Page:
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Review
, 12 (7), 479-92

Unravelling the Structural and Mechanistic Basis of CRISPR-Cas Systems

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Review

Unravelling the Structural and Mechanistic Basis of CRISPR-Cas Systems

John van der Oost et al. Nat Rev Microbiol.

Abstract

Bacteria and archaea have evolved sophisticated adaptive immune systems, known as CRISPR-Cas (clustered regularly interspaced short palindromic repeats-CRISPR-associated proteins) systems, which target and inactivate invading viruses and plasmids. Immunity is acquired by integrating short fragments of foreign DNA into CRISPR loci, and following transcription and processing of these loci, the CRISPR RNAs (crRNAs) guide the Cas proteins to complementary invading nucleic acid, which results in target interference. In this Review, we summarize the recent structural and biochemical insights that have been gained for the three major types of CRISPR-Cas systems, which together provide a detailed molecular understanding of the unique and conserved mechanisms of RNA-guided adaptive immunity in bacteria and archaea.

Conflict of interest statement

Competing interests statement

The authors declare no competing interests.

Figures

Figure 1
Figure 1. Overview of the CRISPR–Cas system
Adaptive immunity by CRISPR–Cas (clustered regularly interspaced short palindromic repeats–CRISPR-associated proteins) systems is mediated by CRISPR RNAs (crRNAs) and Cas proteins, which form multicomponent CRISPR ribonucleoprotein (crRNP) complexes. The cas genes are coloured according to function, as indicated by the four functional categories in coloured boxes: spacer acquisition (yellow); crRNA processing (pink); crRNA assembly and surveillance (blue); and target degradation (purple). Involvement of non-Cas components (grey) is indicated, either when experimentally demonstrated (for example, RNase III processing in type II systems) or when anticipated (for example, the potential involvement of housekeeping repair and/or recombination enzymes). The first stage is known as acquisition, which occurs following the entry of an invading mobile genetic element (in this case, a viral genome). The invading DNA is fragmented and a new protospacer (green) is selected, processed and integrated as a new spacer at the leader end of the CRISPR array. During the second stage, which is known as expression, the CRISPR locus is transcribed and the pre-crRNA is processed into small crRNAs by CRISPR-associated (Cas6) and/or housekeeping ribonucleases (such as RNase III). The mature crRNAs and Cas proteins assemble to form a crRNP complex. During the final stage of interference, the crRNP scans invading DNA for a complementary nucleic acid target and on successful recognition, the target is eventually degraded by Cas nucleases.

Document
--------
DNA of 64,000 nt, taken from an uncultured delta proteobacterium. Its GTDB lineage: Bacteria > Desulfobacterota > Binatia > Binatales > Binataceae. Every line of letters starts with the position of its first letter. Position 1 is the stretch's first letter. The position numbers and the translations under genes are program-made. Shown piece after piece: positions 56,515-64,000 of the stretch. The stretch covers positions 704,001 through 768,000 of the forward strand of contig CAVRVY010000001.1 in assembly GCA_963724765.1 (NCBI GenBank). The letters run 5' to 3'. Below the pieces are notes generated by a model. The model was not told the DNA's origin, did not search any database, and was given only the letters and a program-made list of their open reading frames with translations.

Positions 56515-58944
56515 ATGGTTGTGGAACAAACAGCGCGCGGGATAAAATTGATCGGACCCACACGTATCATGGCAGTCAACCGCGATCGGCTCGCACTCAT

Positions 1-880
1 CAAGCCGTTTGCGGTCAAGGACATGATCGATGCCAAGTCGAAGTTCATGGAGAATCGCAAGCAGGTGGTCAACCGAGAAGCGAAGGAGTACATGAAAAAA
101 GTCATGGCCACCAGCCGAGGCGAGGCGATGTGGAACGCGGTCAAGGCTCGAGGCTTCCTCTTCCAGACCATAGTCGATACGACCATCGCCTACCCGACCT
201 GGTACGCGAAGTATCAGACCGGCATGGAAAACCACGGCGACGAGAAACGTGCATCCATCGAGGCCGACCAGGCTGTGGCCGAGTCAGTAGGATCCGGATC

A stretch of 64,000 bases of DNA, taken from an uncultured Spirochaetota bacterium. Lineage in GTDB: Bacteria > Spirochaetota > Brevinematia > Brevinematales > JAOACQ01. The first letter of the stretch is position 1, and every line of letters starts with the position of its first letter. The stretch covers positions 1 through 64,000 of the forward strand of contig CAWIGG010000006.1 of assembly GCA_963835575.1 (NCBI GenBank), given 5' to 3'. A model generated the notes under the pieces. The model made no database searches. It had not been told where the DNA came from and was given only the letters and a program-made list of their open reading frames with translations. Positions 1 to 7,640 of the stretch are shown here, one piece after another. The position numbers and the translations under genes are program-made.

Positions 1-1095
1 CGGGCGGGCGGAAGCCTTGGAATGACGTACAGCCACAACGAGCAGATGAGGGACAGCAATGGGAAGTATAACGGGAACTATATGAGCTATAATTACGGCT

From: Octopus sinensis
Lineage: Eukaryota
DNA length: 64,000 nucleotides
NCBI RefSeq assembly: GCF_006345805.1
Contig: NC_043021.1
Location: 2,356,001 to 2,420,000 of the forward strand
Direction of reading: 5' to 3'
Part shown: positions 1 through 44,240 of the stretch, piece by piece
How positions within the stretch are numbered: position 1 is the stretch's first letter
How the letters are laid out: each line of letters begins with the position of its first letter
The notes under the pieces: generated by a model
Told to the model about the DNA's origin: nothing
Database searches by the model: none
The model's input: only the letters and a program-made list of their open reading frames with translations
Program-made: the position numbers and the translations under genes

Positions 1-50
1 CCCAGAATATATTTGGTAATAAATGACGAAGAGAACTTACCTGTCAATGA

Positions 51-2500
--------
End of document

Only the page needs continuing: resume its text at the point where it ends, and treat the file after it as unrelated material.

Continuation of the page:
Figure 2
Figure 2. Diversity of CRISPR–Cas systems
The CRISPR-associated (Cas) proteins can be divided into distinct functional categories as shown. The three types of CRISPR–Cas systems are defined on the basis of a type-specific signature Cas protein (indicated by an asterisk) and are further subdivided into subtypes. The CRISPR ribonucleoprotein (crRNP) complexes of type I and type III systems contain multiple Cas subunits, whereas the type II system contains a single Cas9 protein. Boxes indicate components of the crRNP complexes for each system. The type III-B system is unique in that it targets RNA, rather than DNA, for degradation.
Figure 3
Figure 3. CRISPR spacer acquisition